Approximately eight days before Nick was born, my birth story gets really weird. I had a prescheduled ultrasound and appointment with my doctor, and the ultrasound showed the SH was completely gone. Vanished. It seemed as though bed rest had finally allowed my body to heal, and the doctor said there was nothing on my ultrasound that would indicate I wouldn’t have a normal, full-term pregnancy. It “wasn’t quite in the miracle category, but it was close,” he said.
A few days later I woke up in the middle of the night with an intense pain in the lower left side of my back. It felt as though someone was twisting a knife deep in my side. I called and spoke to an on-call doctor who told me to take Tylenol, drink a bottle of water and call back if the pain didn’t stop. I followed her instructions and was able to go back to sleep for another hour or so, but the pain eventually returned. I headed to the hospital and was strapped to a monitor to check for contractions. The monitor showed I was indeed having contractions, but they were anywhere from 4 to 10 minutes apart (re: I was not in labor). By that point, the pain in my back had dulled to more of an ache than a sharp pain. I was sent home and told to come back if the contractions became more frequent or more painful.
For the rest of the day, I continued to have uncomfortable back pain and sporadic contractions. Around 7 p.m. the bleeding started, and back to the hospital we went. This time, I was having consistent, labor-like contractions and was admitted again and given a second round of steroid injections. The next day, at 30 weeks’ gestation, I was told I finally had too many bleeding episodes and would need to spend the remainder of my pregnancy in the hospital.
The final stretch
The day before my son was born, I had another appointment that changed my situation significantly. An ultrasound revealed that the pain I had most recently was a mild placental abruption, which is where the placenta begins to separate from the uterus. This happens in the final stages of delivery, but when it happens prematurely, it becomes a big deal, as the placenta is the baby’s lifeline to the mother. I also had an enormous blood clot attached to my umbilical cord, and there was blood in the amniotic fluid. In summary, things were going south very quickly.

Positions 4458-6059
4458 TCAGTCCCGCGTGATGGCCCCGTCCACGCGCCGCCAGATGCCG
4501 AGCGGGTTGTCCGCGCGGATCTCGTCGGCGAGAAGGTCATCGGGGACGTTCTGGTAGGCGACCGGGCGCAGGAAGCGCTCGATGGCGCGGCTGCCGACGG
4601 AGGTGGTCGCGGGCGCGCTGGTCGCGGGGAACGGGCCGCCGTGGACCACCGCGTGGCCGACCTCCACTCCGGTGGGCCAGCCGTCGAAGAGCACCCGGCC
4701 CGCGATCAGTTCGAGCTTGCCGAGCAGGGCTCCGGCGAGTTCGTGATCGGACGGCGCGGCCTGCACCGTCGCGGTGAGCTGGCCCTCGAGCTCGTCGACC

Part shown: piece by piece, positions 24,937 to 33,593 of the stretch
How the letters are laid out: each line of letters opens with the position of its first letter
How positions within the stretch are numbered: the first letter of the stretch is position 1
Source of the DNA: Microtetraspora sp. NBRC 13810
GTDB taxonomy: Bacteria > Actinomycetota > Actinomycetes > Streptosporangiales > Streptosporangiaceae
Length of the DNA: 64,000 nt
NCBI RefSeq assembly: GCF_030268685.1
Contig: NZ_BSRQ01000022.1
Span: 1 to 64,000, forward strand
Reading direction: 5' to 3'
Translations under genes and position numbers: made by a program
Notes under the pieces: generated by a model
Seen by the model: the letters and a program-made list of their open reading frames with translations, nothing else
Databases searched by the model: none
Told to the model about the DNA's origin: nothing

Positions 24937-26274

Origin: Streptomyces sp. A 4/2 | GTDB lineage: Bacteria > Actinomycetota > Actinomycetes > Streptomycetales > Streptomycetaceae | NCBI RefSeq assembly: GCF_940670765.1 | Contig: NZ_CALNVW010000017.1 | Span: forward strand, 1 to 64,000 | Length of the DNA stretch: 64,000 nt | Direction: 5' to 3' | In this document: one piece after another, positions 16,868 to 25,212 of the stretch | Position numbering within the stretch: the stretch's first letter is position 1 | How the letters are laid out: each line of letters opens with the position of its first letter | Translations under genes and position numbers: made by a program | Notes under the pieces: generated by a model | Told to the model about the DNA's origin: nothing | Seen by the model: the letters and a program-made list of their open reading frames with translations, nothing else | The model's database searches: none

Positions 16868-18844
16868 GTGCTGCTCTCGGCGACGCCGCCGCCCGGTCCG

That night, a nurse practitioner from the NICU met with us about the possible risk of having a baby born at 30 weeks. She explained that the doctors would not induce labor unless Nick and I showed signs of distress because a crucial part of a baby’s lungs do not develop until 32 weeks’ gestation. The plan was to try our best and hang on for two more weeks.
Around 9:00 a.m. on Valentine’s Day it was becoming obvious that my body could no longer stay pregnant. I signed papers consenting to a possible C-section and was told not to eat or drink anything in case I needed to be rushed to surgery. Finally, at 10:30 that morning, the doctor made the call to take the baby out right away. After that, things moved rapidly. As I was being prepped for surgery, my bleeding became severe, and I was rushed to the O.R. The anesthesiologist administered the spinal block, and the C-section began at 10:50 a.m. Nick joined the world at 11:02 a.m. and was immediately handed to the NICU staff standing by. We were told that he was strong and was big for a baby born 10 weeks prematurely, weighing 4 pounds at birth. We were able to see him briefly as he was wheeled past us on his way to his new home in the NICU, where he spent the following 53 days. Afterward, the obstetrician told us the surgery had gone well and the abruption had become significant. I spent a few hours in recovery before we were taken to see Nick. I was not able to hold him, but I was able to touch his hand through the side of his Isolette.
It is humbling and overwhelming to think how lucky we are, and how differently things could be today if Nick was not born exactly when he was. During his stay in the NICU, Nick was always healthy and never had any major health concerns. We know there are many mothers who suffer placental abruptions and never get to bring their baby home. Nick is a true miracle baby, and I am so thankful every day for the doctors and nurses who gave us the opportunity to raise him and watch him grow.